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Digital Medical Technologies via Visual communications


"Beyond a top-down look when it comes to design and caring for designers, it's mainly about seeing how a language and culture of design is introduced into a company that is essentially technological." Shani Brusilovsky, Design Director at Diagnostics Robotics, graduated from the Department of Visual Communication at HIT in 2013.

Shani Brusilovsky, Design Director at Diagnostics Robotics, Graduate of the Department of
Visual Communication, 2013


The Visual Communication Department at HIT was for Shani Brusilovsky a huge springboard for her current occupation, the Design Director at Diagnostics Robotics. Brusilovsky graduated in 2013.

Already during her studies, she worked for Calcalist in the infographic department. Later, parallel with her work as a designer, she was involved in social projects, such as Remembrance in the Living Room (Zikaron b’Salon), or the Pairs Challenge program, which aimed to bring innovation to developing countries. "I was the only UX / UI designer to apply," she recalls. "We learned about the medical world in India, where I was really excited to learn about the world of healthcare."


Shani cites the student exchange experience she made during her studies at the Institute of Technology, in Barcelona, as one that allowed her to broaden her horizons, get to know people from other cultures and improve her design and thinking abilities.

For the past two years she has been working for Diagnostics Robotics. Prior to that, she worked for MobileODT which manufactures a device for diagnosing cervical cancer based on a cell phone, and earlier in various design studios.


On her role as Director of Design and the use of her academic background, she says: "Beyond an overview when it comes to design and caring for designers, it is mainly about introducing a language and culture of design into a company, which is essentially technological. If an infographic of a complex algorithm is being made, I make sure we understand it, and identify the place where design adds value and be there."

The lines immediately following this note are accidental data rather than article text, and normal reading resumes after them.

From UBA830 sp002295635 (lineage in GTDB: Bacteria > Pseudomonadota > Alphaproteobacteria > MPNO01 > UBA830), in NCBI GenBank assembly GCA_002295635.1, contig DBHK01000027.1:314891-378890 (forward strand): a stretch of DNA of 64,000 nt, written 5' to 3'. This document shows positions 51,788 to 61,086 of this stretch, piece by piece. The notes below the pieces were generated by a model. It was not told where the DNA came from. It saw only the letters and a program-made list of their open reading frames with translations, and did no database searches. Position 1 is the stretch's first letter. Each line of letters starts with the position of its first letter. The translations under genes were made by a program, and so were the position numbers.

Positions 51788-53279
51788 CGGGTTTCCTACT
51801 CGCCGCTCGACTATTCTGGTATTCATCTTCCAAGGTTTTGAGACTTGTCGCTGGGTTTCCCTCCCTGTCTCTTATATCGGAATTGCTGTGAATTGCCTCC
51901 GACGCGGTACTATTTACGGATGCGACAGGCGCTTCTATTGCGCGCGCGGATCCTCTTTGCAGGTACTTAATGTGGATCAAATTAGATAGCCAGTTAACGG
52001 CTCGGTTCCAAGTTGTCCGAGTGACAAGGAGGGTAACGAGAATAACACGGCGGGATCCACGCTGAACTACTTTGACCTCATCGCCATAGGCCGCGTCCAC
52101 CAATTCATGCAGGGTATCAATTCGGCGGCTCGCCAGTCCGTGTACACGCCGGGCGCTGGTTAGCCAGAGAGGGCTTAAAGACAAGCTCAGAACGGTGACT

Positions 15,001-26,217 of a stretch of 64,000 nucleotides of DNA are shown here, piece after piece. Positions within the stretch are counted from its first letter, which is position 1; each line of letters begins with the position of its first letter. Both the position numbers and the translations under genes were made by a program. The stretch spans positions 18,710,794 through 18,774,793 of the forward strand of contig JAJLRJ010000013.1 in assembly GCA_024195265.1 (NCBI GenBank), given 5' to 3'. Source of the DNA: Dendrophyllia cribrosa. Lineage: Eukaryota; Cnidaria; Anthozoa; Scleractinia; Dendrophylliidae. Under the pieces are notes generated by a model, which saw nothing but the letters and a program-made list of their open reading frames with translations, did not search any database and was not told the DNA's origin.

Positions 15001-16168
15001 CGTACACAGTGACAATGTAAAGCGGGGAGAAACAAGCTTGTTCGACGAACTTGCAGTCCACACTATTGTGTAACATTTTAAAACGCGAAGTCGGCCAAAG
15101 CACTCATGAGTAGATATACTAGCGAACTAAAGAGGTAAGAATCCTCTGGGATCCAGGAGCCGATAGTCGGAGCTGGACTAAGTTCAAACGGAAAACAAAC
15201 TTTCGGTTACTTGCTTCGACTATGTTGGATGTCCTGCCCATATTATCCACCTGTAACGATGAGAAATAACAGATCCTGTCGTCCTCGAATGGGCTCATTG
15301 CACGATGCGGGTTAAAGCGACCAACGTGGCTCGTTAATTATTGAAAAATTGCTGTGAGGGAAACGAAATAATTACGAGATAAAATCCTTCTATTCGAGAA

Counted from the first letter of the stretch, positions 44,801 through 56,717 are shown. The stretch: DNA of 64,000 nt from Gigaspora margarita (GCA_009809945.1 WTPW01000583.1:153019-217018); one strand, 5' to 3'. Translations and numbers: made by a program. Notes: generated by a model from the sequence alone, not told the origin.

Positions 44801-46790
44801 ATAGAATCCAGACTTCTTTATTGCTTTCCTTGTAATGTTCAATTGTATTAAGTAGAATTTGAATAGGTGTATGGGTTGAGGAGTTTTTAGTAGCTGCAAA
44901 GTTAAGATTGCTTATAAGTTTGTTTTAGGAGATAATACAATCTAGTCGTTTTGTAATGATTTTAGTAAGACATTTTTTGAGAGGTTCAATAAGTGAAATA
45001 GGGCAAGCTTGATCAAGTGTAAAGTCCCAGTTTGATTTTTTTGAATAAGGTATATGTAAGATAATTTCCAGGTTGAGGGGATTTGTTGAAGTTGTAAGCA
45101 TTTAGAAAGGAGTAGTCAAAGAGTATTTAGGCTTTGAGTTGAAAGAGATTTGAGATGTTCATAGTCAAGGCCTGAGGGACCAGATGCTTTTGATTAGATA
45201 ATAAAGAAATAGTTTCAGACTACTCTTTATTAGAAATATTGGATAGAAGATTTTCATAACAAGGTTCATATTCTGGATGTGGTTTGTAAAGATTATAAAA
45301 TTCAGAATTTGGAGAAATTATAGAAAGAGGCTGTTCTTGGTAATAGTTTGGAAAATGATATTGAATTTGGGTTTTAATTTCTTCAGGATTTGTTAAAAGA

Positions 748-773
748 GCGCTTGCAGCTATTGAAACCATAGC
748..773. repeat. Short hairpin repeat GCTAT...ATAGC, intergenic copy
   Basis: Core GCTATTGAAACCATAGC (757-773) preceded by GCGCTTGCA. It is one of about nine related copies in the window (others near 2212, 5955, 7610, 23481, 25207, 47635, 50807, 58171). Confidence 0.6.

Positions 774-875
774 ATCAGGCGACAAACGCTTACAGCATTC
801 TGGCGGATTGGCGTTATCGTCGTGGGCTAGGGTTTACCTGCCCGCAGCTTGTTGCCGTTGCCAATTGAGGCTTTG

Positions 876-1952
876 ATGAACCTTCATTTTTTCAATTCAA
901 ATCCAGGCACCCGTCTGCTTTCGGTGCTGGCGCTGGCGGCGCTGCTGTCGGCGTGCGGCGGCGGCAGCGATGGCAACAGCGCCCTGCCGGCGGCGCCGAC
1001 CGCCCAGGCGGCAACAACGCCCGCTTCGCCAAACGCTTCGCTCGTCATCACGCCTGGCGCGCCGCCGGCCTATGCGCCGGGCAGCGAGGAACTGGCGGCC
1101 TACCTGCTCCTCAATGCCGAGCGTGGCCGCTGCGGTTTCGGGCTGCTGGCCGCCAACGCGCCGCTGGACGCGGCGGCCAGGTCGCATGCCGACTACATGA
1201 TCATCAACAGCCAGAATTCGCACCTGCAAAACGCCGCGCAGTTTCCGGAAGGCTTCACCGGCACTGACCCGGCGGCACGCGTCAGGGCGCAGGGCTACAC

Diagnostics Robotics - The Vision


“The subject of design and medicine has interested me greatly in recent years and I wanted to delve deeper into it. I introduced methodologies of research, of design, and towards the end of my time there we went more into data science: not just turning a device that costs a lot of money accessible, but thinking about how we could help diagnose with the amount of information we had. As we progressed, I became more and more interested in it. It is clear to me that the next step will be how to design employees with data scientists."


Diagnostics Robotics was founded three years ago by three Israeli entrepreneurs and its vision is to use advanced technologies and artificial intelligence to make medicine accessible and better, more efficient and cheaper, both for the medical staff and for patients.


Immediately after the first wave of the Covid-19 pandemic, Diagnostic Robotics converted its system into a questionnaire with which the company could help the Israeli Ministry of Health (and later the United States and India), compile an epidemiological map to predict and detect symptoms for the virus.

"Our product replaces the doctors' questioner, and based on the answers we could show a connection between the virus and symptoms they did not think about. One Friday we sent all the questionnaires to millions of people at once and stood here to make sure the spacecraft did not fall apart. We saw everything work, it was very exciting."


Diagnostic Robotics - the patient interface


"Nowadays, all the documentation and admission processes in emergency rooms are slow and cumbersome," explains Shani. Based on their answers, we prepare the summary for the doctor and find out what tests the patient needs to do, what they might have, and optimize this whole part.”


The company's second product deals with preventive medicine and is found on the medical staff's computers. Shani explains: "In the worlds of preventive medicine we want to keep people healthy. Based on a patient's medical information we can predict his chances of getting to the emergency room in the coming months and help the medical system offer him a checkup or treatment; not wait for him to feel unwell."


Diagnostic Robotics - the physician interface


Shani notes that what has led and is leading her along the way is design thinking along with the desire to work on something that brings value. During her studies, she also volunteered and did social work.

"In the medical world today there is a great thirst to move from the traditional structure to the digital world and at the same time it is clear that there is no intention to replace doctors. There are many things we can do in the digital field to streamline and make the field smarter. Understand how he feels at each stage and try to help in this way."



Posted: 11/03/2021